Gender-based violence

How Malawi is protecting disabled persons from sexual abuse

A culture of sexual and gender-based violence continues to thrive in many rural areas of Malawi. Now, disability-rights activists are drawing attention to the rising incidences of sexual violence against girls with disabilities.

Several factors account for the complexity of this problem. Firstly, most of the abuse has been reported to be perpetrated by close family relatives. This makes it hard for such cases to be brought to the attention of law enforcement agencies. Secondly, victims often cannot stand as trusted witnesses.

Loveness Micheal, a mother of a 12-year-old disabled daughter, says that “the problem is that most of these girls with disabilities are sexually and physically abused by the very people who are supposed to protect them.” She adds that family and community members do not want to report cases of this nature to the police, let alone the media because of fear that if the perpetrator is arrested and jailed there will be backlash.

Emily Maunde-Mwasinga, a secretary for the Parents of Disabled Children Association of Malawi (PODCAM) agrees that the number of girls who are physically, sexually and emotionally abused in the country is on the rise. “We may not have the exact figures, but we receive reports of girls with disabilities being abused almost every month. And the perpetrators are most often not taken to court,” she says.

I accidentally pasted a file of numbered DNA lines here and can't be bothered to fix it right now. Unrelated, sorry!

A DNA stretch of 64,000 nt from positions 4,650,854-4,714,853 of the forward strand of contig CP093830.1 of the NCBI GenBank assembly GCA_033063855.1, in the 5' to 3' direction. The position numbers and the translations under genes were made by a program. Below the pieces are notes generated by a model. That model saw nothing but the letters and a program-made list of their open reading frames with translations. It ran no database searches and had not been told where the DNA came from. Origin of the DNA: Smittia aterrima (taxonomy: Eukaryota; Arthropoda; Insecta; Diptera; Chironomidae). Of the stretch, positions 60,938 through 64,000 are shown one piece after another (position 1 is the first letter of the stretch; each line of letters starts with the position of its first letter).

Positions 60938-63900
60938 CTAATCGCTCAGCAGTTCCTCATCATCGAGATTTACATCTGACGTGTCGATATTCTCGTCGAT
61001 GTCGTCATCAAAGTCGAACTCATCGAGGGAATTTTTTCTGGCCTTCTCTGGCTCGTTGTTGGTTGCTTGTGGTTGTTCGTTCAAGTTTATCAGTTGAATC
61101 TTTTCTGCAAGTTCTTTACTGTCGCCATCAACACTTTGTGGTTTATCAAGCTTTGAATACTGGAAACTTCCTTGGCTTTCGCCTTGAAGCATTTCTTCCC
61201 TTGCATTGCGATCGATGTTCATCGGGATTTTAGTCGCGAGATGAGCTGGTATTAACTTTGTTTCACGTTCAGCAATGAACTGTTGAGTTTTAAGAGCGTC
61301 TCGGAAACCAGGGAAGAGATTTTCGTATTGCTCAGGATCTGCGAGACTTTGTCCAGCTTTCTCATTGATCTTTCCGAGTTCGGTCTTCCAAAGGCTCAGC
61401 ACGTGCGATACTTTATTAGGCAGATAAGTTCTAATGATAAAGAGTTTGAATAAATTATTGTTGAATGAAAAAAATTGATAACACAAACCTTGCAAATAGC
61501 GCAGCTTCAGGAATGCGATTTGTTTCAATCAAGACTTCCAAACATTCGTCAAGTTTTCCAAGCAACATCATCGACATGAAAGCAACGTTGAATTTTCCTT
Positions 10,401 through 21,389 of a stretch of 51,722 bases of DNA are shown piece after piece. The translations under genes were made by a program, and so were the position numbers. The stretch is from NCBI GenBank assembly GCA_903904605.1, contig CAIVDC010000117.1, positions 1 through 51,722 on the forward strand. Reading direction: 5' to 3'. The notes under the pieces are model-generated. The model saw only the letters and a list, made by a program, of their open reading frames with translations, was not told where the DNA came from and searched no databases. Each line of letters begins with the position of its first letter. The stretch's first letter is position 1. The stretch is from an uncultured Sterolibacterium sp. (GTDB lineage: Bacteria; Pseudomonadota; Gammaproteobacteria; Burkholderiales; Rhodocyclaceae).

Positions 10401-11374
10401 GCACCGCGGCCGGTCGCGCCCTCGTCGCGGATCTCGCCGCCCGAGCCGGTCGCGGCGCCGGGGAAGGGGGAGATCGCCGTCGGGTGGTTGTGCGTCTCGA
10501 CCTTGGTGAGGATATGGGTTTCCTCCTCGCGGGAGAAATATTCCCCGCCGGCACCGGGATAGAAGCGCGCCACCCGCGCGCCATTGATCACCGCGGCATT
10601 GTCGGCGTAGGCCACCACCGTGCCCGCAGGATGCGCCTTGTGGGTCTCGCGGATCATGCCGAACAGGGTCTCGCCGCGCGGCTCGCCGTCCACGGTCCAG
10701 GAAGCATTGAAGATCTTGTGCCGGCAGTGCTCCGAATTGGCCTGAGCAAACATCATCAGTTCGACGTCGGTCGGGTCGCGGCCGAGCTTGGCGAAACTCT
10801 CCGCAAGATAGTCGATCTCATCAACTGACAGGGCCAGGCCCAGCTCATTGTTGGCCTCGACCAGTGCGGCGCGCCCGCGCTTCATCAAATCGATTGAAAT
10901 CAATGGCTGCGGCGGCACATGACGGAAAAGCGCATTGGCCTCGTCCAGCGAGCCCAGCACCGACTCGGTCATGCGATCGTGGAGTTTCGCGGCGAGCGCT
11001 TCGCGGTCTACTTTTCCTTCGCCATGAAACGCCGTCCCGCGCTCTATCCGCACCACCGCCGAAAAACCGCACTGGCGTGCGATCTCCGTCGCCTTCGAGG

In some cases, the victims are accused by family members of telling lies. They are therefore less inclined to report such cases. “The victims are looked at with scepticism. Everyone thinks that they cannot give trusted evidence,” Emily says.

Harriet Kachimanga, a public-relations officer at the Malawi Council for the Handicapped (Macoha) says that “usually, it is girls with visual and speech impairments that are going through this kind of abuse. However, for most cases, the actual perpetrators are not known, but suspects who are believed to be family members enjoy the protection from other family members and the community,” she says. She believes that raising awareness about the dangers of protecting perpetrators and ways of recognising sexual abuse can help “as most girls with disabilities cannot identify abuse or mistake it for love and affection from family members and in cases where it is recognised, they do not know where to report.”

To help curb the vice, the Malawian government is investing in community awareness programmes targeting traditional leaders and families with members with disabilities. “The more community members and families are empowered, we believe, the more they become proactive in observing and reporting human-rights violation cases,” says Pauline Kaude, public-relations officer at the Ministry of Gender, Children, Disability and Social Welfare.

Raphael Mweninguwe is a freelance journalist based in Malawi.

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